Pop stars, entrepreneurs, film makers, TV celebrities and a current prisoner
From India to Japan and everywhere in between, the LGBTI movement in Asia is gathering pace.
So meet 21 of its greatest heroes.
They’ve written books, made films, founded organizations, fought in the courts and taken on the most challenging work.
Most of all they’ve stood up for their fellow LGBTIs – and often been rewarded only with harassment, persecution and even imprisonment.
But now they are being recognized. They are all nominated for the second Asia LGBT Milestone Awards (ALMAs).
Judging is now under way and the winners will be announced at a ceremony in Bangkok on 14 April with tickets available here.
In addition to these individuals, 11 companies are also nominated for the awards, including Barclays, HSBC, IBM and Langham Hotels. Find out why they have been shortlisted here.
Hero of the Year
Head of transwoman group Justice For Sisters, Malaysia. Together with lawyer Aston Paiva and the three unnamed transgender defendants, she helped to win the landmark Malaysian case that ruled a religious law against cross-dressing was discriminatory towards them.
A former female Indian track athlete and international gold medal winner, Pinki Pramanik came into national news in India in 2012 when a woman she lived with accused her of rape and of being a male in disguise.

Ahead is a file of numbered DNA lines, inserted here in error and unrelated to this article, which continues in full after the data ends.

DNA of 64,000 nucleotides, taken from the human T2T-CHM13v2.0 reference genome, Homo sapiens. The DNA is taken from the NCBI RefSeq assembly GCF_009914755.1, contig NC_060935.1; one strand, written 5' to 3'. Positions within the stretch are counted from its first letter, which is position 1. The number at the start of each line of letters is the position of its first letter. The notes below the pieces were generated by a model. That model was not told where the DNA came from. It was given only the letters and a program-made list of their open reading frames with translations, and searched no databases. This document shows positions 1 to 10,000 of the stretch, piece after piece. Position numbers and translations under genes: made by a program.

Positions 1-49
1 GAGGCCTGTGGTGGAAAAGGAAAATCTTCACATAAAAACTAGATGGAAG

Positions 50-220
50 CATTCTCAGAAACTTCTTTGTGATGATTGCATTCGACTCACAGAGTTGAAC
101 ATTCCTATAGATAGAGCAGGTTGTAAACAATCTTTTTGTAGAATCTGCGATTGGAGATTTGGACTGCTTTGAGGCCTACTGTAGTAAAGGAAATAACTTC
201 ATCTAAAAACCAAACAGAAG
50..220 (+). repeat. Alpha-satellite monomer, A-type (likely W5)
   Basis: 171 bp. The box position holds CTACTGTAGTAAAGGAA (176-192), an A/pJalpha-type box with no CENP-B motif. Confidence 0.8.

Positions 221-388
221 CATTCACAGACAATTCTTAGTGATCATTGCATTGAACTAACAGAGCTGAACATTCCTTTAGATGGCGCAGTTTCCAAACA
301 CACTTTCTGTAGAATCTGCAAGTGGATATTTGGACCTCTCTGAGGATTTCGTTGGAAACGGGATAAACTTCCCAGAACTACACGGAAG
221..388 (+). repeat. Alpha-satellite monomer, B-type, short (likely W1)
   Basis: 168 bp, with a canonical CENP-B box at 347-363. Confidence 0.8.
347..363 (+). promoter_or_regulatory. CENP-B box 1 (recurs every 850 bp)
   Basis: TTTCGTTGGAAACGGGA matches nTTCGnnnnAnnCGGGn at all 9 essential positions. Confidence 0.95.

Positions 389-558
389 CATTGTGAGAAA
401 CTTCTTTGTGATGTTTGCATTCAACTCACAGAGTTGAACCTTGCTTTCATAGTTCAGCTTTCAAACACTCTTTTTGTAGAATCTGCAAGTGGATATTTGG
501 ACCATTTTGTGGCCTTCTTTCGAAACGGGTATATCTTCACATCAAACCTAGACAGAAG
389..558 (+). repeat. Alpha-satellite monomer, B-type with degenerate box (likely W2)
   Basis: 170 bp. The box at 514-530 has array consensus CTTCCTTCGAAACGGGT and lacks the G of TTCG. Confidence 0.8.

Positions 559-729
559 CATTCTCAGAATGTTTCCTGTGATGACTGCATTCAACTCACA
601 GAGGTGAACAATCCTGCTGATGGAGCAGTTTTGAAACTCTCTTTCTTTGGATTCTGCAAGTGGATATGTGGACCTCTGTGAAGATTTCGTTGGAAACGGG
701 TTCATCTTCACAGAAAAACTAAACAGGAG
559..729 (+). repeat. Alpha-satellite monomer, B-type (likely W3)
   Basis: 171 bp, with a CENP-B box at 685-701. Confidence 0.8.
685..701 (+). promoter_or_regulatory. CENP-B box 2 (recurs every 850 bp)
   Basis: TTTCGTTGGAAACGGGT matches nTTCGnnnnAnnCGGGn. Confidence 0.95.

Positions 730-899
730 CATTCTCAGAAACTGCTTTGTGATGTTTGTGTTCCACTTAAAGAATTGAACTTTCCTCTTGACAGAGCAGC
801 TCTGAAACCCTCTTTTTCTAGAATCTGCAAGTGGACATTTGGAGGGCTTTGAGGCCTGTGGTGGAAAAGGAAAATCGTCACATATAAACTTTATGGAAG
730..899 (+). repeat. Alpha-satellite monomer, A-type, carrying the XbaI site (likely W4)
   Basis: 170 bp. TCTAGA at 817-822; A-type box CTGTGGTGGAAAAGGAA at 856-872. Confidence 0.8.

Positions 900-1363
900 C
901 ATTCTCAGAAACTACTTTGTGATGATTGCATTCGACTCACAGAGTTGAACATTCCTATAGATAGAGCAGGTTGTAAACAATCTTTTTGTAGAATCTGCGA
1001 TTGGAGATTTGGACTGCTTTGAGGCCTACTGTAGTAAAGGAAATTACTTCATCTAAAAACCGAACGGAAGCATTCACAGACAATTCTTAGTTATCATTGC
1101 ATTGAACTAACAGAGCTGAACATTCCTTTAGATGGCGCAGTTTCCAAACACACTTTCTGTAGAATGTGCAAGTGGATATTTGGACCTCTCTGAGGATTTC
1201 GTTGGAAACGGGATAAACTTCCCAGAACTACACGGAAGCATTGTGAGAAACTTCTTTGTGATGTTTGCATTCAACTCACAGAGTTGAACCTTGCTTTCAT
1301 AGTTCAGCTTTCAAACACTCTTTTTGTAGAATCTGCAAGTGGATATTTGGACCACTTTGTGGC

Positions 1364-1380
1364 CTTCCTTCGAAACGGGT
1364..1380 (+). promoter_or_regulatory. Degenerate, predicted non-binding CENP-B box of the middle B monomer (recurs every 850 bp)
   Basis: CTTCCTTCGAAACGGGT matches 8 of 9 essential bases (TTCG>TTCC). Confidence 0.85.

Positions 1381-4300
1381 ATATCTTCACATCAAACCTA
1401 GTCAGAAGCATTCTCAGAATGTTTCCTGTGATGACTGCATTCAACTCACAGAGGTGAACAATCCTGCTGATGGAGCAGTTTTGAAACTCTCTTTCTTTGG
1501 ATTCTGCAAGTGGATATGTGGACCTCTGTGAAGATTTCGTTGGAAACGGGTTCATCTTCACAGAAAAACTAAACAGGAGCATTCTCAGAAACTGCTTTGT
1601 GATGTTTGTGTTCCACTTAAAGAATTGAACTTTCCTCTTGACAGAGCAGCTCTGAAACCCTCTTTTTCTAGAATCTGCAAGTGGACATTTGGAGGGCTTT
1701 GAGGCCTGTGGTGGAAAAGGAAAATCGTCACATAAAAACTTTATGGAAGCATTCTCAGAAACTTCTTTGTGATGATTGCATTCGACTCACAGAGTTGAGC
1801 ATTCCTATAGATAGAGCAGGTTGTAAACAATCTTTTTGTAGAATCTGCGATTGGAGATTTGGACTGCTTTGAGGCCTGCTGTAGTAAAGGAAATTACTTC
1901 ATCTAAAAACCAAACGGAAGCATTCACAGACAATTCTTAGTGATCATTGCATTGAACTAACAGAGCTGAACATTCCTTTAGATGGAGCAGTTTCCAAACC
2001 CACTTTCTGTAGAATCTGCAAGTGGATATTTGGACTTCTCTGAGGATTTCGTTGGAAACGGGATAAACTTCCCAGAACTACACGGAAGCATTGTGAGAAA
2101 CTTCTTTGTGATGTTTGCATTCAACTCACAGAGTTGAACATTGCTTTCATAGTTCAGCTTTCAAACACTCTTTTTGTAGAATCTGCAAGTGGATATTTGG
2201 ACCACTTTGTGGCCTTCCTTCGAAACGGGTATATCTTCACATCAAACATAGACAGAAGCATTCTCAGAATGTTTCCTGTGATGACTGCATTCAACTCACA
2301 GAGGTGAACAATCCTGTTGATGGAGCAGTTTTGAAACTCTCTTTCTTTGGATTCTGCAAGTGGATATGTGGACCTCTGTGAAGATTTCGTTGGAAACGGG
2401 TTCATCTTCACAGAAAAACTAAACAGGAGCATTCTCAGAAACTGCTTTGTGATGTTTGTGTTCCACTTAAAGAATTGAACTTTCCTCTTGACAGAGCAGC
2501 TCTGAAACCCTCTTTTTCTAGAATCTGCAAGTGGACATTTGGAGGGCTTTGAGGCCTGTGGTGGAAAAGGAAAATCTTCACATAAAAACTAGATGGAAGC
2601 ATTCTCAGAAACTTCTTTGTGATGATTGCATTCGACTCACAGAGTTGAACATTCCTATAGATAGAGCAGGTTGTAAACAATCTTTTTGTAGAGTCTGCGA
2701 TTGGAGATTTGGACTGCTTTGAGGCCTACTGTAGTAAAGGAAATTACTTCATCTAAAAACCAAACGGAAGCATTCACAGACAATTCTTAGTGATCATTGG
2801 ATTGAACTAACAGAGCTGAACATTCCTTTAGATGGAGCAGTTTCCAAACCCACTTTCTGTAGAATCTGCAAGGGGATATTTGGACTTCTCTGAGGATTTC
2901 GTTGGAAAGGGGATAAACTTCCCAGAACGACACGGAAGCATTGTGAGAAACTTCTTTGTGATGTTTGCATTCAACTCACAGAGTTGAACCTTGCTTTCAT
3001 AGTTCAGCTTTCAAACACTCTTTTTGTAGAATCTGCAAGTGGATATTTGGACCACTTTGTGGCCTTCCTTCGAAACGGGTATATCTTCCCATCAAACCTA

In an ordeal lasting almost two years, the police humiliated Pramanik publicly, took her to a private nursing home without a court order and forcefully conducted a physical examination of her genitals.
She was repeatedly subjected to ‘sex-determination tests’ and her medical reports were shared in public without her consent. She was characterized as a deviant and even a potential murderer by some media.
But she put up a brave fight and became one of the few open voices of intersex people. In 2014, she was finally acquitted of all charges by the Calcutta High Court.
Wei Tingting raises the visibility of bisexuals in China, fights for social justice, including LGBTI issues and for feminism. She was arrested by police in March this year to prevent her activism and remains in detention.
Role Model of the Year
Amanda Lee Koe
The youngest ever winner of the Singapore Literature Prize for fiction at 27, for her short story collection – Ministry of Moral Panic.